EXECUTIVE BIO – Jerry Jones (Dallas Cowboys website)
In one of the most dramatic eras of ownership in professional sports, Jerry Jones’ stewardship of the Dallas Cowboys has brought unprecedented results and success to one of the world’s most popular sports entities.
Aside from being one of only four current owners to guide their franchises to at least three Super Bowl titles, Jones’ efforts in the areas of sports marketing, promotion and the development of Cowboys Stadium have created a vivid imprint on the landscape of the NFL and the American sports culture.
Highlighted by Super Bowl victories following the 1992, 1993 and 1995 seasons, Jones became the first owner in NFL history to guide his team to three league championships in his first seven years of ownership. In 1995 Dallas also became the first team in NFL history to win three Super Bowls in four seasons while tying the then-NFL record for most Super Bowl victories by an organization with five.
The first decade of Jones’ ownership closed with eight playoff appearances, six division titles, four conference championship game appearances and three world crowns as the Cowboys were named the NFL’s Team of the 1990s. Dallas closed the first decade of the new millennium with division titles in 2007 and 2009 while the 2009 club secured the 11th playoff appearance in Jones’ 22 seasons of leadership.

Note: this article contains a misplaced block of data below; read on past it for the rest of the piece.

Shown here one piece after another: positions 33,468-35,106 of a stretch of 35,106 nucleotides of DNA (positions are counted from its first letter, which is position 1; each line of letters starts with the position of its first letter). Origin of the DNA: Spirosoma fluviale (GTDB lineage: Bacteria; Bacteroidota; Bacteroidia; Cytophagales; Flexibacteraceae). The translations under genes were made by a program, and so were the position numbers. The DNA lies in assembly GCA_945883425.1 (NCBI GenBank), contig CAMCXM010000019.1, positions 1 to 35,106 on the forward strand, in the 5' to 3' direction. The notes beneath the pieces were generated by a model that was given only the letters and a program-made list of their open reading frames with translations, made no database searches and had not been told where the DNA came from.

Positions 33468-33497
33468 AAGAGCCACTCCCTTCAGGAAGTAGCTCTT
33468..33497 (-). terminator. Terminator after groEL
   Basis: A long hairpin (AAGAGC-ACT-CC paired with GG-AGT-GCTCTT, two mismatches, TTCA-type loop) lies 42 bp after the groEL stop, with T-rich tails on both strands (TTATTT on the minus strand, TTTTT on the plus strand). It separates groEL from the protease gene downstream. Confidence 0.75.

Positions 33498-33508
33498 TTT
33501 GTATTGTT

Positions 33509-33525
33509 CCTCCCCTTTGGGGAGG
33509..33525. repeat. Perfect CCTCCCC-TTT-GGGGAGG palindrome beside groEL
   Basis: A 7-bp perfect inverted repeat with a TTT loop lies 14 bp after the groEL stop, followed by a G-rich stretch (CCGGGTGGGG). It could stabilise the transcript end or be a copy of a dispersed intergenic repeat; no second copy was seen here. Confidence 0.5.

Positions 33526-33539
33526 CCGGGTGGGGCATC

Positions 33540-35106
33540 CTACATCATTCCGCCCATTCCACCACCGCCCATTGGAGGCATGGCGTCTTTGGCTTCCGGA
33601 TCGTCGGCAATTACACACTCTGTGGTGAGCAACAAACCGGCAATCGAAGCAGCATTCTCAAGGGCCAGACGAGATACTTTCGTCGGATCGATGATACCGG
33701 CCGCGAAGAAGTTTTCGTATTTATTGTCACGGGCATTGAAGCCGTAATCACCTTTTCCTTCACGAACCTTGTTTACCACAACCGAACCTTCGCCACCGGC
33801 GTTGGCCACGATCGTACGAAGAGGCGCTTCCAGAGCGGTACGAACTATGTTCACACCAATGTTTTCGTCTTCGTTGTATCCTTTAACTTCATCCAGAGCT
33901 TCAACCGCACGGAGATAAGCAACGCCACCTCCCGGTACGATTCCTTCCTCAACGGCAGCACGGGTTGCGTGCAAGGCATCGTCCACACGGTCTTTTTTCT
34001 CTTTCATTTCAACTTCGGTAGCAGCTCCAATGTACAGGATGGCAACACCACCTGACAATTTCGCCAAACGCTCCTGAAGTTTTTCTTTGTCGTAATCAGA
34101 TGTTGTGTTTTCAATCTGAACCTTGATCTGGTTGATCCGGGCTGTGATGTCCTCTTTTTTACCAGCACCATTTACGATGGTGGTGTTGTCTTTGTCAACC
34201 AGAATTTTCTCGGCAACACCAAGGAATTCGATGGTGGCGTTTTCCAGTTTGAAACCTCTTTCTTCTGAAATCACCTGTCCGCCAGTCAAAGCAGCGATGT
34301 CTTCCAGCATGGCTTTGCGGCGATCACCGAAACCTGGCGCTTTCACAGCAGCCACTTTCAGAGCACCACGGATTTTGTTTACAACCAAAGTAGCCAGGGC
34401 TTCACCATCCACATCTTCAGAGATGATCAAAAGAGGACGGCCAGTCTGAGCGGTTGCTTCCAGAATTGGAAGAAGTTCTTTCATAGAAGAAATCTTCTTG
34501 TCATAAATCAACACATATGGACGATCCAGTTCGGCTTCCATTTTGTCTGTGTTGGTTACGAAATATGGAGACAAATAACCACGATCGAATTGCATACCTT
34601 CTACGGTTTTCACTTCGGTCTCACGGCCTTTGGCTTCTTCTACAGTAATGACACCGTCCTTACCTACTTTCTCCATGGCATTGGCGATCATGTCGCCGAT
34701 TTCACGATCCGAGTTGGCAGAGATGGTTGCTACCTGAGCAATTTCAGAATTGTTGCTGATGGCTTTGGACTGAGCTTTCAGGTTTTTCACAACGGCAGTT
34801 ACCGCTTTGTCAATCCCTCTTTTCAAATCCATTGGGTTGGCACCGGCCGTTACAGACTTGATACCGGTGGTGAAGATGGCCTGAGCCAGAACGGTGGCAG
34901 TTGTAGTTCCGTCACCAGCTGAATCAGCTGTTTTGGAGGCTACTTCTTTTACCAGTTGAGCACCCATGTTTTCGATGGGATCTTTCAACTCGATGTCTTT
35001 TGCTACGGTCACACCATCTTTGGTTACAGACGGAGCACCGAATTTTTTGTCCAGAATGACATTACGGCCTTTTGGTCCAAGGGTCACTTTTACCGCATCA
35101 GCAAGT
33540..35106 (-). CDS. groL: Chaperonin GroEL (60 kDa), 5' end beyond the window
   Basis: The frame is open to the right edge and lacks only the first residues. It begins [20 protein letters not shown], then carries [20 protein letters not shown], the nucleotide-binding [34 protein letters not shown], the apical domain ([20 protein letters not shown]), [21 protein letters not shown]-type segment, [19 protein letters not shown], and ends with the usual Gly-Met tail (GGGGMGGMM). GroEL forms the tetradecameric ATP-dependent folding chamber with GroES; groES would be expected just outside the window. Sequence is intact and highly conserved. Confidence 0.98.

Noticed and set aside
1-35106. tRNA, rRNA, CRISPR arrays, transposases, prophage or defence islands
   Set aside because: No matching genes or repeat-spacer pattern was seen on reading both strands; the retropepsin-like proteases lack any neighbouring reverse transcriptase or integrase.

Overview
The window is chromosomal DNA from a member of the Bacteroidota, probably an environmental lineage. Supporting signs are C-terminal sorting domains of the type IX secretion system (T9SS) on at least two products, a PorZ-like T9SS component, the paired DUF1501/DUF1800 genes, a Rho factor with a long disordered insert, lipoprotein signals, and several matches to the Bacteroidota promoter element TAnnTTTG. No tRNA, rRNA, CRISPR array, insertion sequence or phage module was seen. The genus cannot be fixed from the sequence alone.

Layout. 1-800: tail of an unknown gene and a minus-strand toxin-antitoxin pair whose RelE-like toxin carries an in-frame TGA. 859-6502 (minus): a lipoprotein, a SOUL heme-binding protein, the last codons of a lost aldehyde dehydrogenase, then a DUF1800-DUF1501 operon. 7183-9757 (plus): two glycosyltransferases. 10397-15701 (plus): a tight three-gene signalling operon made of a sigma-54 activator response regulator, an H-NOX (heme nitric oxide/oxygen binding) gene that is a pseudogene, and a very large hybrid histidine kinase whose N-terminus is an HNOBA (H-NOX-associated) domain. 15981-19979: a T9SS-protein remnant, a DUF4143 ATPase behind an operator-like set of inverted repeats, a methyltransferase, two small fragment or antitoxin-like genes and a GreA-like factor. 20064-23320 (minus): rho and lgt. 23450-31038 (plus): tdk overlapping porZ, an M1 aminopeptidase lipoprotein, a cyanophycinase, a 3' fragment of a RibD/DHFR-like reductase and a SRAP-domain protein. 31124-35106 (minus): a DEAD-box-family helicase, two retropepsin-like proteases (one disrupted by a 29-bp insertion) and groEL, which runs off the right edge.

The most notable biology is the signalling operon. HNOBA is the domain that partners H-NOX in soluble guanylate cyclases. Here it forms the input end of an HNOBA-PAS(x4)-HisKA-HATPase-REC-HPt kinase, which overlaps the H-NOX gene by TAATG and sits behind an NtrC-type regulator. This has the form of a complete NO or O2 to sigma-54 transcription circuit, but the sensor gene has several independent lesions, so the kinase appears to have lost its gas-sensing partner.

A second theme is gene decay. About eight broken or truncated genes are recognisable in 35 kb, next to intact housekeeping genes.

Along with the success of the Dallas Cowboys on the field, Jones’ vision and leadership provided the driving influence behind the concept, design, and construction of Cowboys Stadium in Arlington, Texas – a venue that is recognized internationally as perhaps the most spectacular and state-of-the-art sports stadium in the world.
Opened to the public in May of 2009, Cowboys Stadium’s dramatic first season of operation resulted in the venue being named the Sports Facility of the Year by the Sports Business Journal in May of 2010. Along with that achievement for the team’s new home, Jones was also named the 2009 Sports Executive of the Year by the SBJ.
The 100,000 plus seat Cowboys Stadium established the attendance record for an NFL regular season game as 105,121 witnessed the September 20, 2009 home opener, while the 108,713 who attended the NBA All-Star Game on February 14, 2010 became the largest crowd to witness a basketball game in the history of the sport.